Graphs in graph theory
Some of the finite structures considered in graph theory have names, sometimes inspired by the graph's topology, and sometimes after their discoverer. A famous example is the Petersen graph, a concrete graph on 10 vertices that appears as a minimal example or counterexample in many different contexts.^{[1]}
Individual graphs[edit]
Highly symmetric graphs[edit]
Strongly regular graphs[edit]
The strongly regular graph on v vertices and rank k is usually denoted srg(v,k,λ,μ).

Paley graph of order 13
Symmetric graphs[edit]
A symmetric graph is one in which there is a symmetry (graph automorphism) taking any ordered pair of adjacent vertices to any other ordered pair; the Foster census lists all small symmetric 3regular graphs. Every strongly regular graph is symmetric, but not vice versa.

The Rado graph
Semisymmetric graphs[edit]
Graph families[edit]
Complete graphs[edit]
The complete graph on vertices is often called the clique and usually denoted , from German komplett.^{[2]}
Complete bipartite graphs[edit]
The complete bipartite graph is usually denoted . The graph equals the 4cycle (the square) introduced below.

, the utility graph
Cycles[edit]
The cycle graph on vertices is called the ncycle and usually denoted . It is also called a cyclic graph, a polygon or the ngon. Special cases are the triangle , the square , and then several with Greek naming pentagon , hexagon , etc.
Friendship graphs[edit]
The friendship graph F_{n} can be constructed by joining n copies of the cycle graph C_{3} with a common vertex.^{[3]}
Fullerene graphs[edit]
In graph theory, the term fullerene refers to any 3regular, planar graph with all faces of size 5 or 6 (including the external face). It follows from Euler's polyhedron formula, (where indicate the number of vertices, edges, and faces), that there are exactly 12 pentagons in a fullerene and hexagons. Fullerene graphs are the Schlegel representations of the corresponding fullerene compounds.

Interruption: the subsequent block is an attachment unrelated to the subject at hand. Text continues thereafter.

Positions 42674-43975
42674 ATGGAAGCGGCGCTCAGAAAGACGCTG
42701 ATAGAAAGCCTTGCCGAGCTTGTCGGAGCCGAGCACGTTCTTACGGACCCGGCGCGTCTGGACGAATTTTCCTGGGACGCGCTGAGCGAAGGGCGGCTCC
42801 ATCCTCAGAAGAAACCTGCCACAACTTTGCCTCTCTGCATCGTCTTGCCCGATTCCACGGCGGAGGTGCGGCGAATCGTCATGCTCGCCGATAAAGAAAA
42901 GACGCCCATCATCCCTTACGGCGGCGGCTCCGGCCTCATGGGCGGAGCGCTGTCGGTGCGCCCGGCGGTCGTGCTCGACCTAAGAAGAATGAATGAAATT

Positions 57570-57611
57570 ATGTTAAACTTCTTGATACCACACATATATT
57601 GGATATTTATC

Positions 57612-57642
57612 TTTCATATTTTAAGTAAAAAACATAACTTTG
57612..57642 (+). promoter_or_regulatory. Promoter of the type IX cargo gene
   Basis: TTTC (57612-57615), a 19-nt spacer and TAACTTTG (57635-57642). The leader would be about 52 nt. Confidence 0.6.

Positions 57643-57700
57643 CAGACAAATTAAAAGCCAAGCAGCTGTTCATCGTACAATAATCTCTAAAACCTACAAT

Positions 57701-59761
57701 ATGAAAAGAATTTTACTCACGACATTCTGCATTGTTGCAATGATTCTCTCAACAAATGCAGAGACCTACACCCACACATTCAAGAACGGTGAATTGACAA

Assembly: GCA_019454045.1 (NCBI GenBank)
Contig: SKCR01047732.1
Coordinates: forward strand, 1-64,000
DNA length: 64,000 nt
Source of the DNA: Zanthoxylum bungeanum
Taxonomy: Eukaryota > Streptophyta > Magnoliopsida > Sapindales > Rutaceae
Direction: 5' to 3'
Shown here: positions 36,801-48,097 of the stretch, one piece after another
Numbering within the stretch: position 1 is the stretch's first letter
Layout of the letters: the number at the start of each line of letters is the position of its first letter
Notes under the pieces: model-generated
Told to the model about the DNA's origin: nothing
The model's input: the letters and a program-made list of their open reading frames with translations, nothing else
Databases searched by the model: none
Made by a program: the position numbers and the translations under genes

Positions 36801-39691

20fullerene (dodecahedraldodecahedrondodecahedral graph)

24fullerene (hexagonal truncated trapezohedron graph)

60fullerene (truncated icosahedral graph)
Platonic solids[edit]
The complete graph on four vertices forms the skeleton of the tetrahedron, and more generally the complete graphs form skeletons of simplices. The hypercube graphs are also skeletons of higher dimensional regular polytopes.

Cube
,
Truncated Platonic solids[edit]
Snarks[edit]
A snark is a bridgeless cubic graph that requires four colors in any edge coloring. The smallest snark is the Petersen graph, already listed above.
Star[edit]
A star S_{k} is the complete bipartite graph K_{1,k}. The star S_{3} is called the claw graph.
Wheel[edit]
The wheel graph W_{n} is a graph on n vertices constructed by connecting a single vertex to every vertex in an (n1)cycle.
References[edit]
 ↑ Gallery initially copied here from the English Wikipedia en:Gallery of named graphs, started there by en:User:Arbor on 16 June 2006
 ↑ David Gries and Fred B. Schneider, A Logical Approach to Discrete Math, Springer, 1993, p 436.
 ↑ Gallian, J. A. "Dynamic Survey DS6: Graph Labeling." Electronic J. Combinatorics, DS6, 158, Jan. 3, 2007. [1].